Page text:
Randall v. Orange County Council

From Wikipedia, the free encyclopedia
Jump to: navigation, search
Randall v. Orange County Council
CA SC seal.png
Court Supreme Court of California
Full case name Michael Randall, a Minor, etc., et al., v. Orange County Council, Boy Scouts of America
Decided March 23 1998
Citation(s) 17 Cal.4th 736; 952 P.2d 261; 72 Cal.Rptr.2d 453; 1998 Cal. LEXIS 1450; 98 Cal. Daily Op. Service 2054; 98 Daily Journal DAR 2798
Case history
Prior action(s) 22 Cal.App.4th 1526, 26 Cal.Rptr.2d 53 (1994)
Subsequent action(s) Rehearing denied (1998 Cal. LEXIS 2970)
The Boy Scouts of America are not considered a "business establishment" and do not fall under the provisions of California's Unruh Civil Rights Act. Decision of the Court of Appeal is reversed.
Court membership
Chief Judge Ronald M. George
Associate Judges Stanley Mosk, Joyce L. Kennard, Marvin R. Baxter, Kathryn Werdegar, Ming Chin, Janice Rogers Brown
Case opinions
Majority George, joined by Kennard, Baxter, Chin
Concurrence Mosk
Concurrence Kennard
Concurrence Werdegar
Concurrence Brown
Laws applied
Unruh Civil Rights Act (Cal. Civil Code § 51)

Randall v. Orange County Council, 17 Cal.4th 736, 952 P.2d 261, 72 Cal.Rptr.2d 453 (1998), was a case before the Supreme Court of California that established that groups such as the Boy Scouts of America are not considered "business establishments" as used in the state's Unruh Civil Rights Act and could not be subject to its provisions. Its companion case was Curran v. Mount Diablo Council of the Boy Scouts of America, 17 Cal.4th 670, 952 P.2d 218, 72 Cal.Rptr.2d 410 (1998).


Twin brothers Michael and William Randall were Cub Scouts, a membership division of the Boy Scouts of America (BSA), in Anaheim Hills with Den 4, Pack 519 of the Orange County Council. They were on their way to earning the Bear Badge which included, in one of its four advancement areas, a religious component that asserted the existence of God and required the practice of one's faith as "taught in your home, church, synagogue, mosque, or religious fellowship,"[1] as well as a pledge asserting their duty to God which was included in the opinion of the court:

We are lucky the people who wrote and signed our constitution were very wise. They understood the need of Americans to worship God as they choose. A member of your family will be able to talk with you about your duty to God. Remember, this achievement is part of your Cub Scout promise. "I, ____, promise to do my best to do my duty to God and my country."[2]

The Randalls stated at their local Cub Scout den meeting that they had a conflict with the religious requirement. The den leader asserted to the children's mother that the requirement was necessary to proceed through the ranks. The Orange County Council agreed with this position. While initially the Orange County Council allowed the Randalls to continue to participate in Scouting activities, it refused to allow them to advance in the ranks until they asserted their duty to God.[2]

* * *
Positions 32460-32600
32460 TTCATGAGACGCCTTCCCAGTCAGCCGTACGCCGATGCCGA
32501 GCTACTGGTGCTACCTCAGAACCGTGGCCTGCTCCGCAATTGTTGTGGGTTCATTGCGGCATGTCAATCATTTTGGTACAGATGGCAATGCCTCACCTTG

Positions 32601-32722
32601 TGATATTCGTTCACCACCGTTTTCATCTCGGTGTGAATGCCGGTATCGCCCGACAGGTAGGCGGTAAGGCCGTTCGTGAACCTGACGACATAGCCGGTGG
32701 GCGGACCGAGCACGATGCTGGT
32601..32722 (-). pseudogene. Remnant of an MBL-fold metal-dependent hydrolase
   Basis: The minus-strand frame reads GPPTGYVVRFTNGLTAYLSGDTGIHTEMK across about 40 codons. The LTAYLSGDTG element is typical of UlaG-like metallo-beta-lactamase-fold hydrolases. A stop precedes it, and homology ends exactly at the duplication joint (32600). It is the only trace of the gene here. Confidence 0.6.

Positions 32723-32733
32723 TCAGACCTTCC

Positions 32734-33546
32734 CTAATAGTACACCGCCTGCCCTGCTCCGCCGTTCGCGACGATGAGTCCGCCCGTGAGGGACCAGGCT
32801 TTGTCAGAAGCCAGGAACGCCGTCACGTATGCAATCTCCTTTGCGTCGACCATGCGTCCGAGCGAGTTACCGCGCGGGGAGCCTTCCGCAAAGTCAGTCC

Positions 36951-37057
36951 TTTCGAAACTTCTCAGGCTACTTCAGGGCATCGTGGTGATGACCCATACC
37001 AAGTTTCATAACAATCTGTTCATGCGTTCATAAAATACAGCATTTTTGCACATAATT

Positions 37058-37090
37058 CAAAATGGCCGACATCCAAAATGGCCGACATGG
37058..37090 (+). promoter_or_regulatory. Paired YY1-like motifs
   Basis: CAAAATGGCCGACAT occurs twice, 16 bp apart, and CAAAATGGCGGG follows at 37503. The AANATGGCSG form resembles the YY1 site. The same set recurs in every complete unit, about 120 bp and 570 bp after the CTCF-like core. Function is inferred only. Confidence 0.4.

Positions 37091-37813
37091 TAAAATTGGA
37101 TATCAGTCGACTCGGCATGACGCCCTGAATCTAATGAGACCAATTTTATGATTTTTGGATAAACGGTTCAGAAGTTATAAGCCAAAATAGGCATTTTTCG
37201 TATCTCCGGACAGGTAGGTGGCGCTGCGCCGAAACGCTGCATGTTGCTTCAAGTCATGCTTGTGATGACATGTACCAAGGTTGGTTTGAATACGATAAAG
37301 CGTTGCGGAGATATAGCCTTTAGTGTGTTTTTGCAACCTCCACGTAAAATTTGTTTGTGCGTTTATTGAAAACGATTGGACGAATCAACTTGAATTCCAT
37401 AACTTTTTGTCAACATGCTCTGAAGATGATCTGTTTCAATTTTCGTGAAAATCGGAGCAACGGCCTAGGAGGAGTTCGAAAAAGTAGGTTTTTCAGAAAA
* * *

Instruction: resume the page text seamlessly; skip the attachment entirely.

The mother, as guardian ad litem, filed suit against the Orange County Council, alleging that the Council reversed its initial decision and expelled the Randalls from the Boy Scouts.[2]

The case[edit]

The Superior Court for the County of Orange ruled at the initial trial that the BSA was considered a "business establishment" under the terms of California's Unruh Civil Rights Act because of the preponderance of the defendants evidence that illustrated the BSA's extensive real estate holdings, revenue-generating interests, and commercial enterprises. The court ordered statutory damages of $250 awarded to the plaintiffs and a "permanent injunction against [the BSA], preventing it from excluding [the Randalls] from membership or advancement in the organization or in a den, pack, troop, or post based upon [the BSA's] religious beliefs or lack thereof, their refusal to swear an oath or a duty to God, or to use the word "God" in any pledge, oath, or promise or vow, or their failure to participate in any religious activities."[2]

The BSA appealed the decision to the California Court of Appeal which upheld the core of the decision (that the BSA was subject to the Unruh Civil Rights Act) based on the court's earlier decision in Curran, 147 Cal.App.3d 712 (1986), but reversed the injunction. The Supreme Court of California granted review.

In a 7-0 ruling, the Supreme Court overturned the rulings of the lower court based on their decision in Curran, 17 Cal. 4th 670, that the BSA did not qualify under the Unruh Civil Rights Act as the court found it to be a "charitable organization" with interests unrelated to the economic benefit of its members, and that it did not have a commercial interest in the activities provided to its members.

As a sidebar, the Randalls reached the rank of Eagle Scout before being expelled from the BSA as a result of court prohibiting further actions by the BSA regarding their expulsion until the case was resolved.


  1. ^ "Cubs - Bear Rank - 1998.". U.S. Scouting Service Project. 1998. Retrieved June 15, 2011. 
  2. ^ a b c d Randall v. Orange County Council, 17 Cal.4th 736 (March 23, 1998).

External links[edit]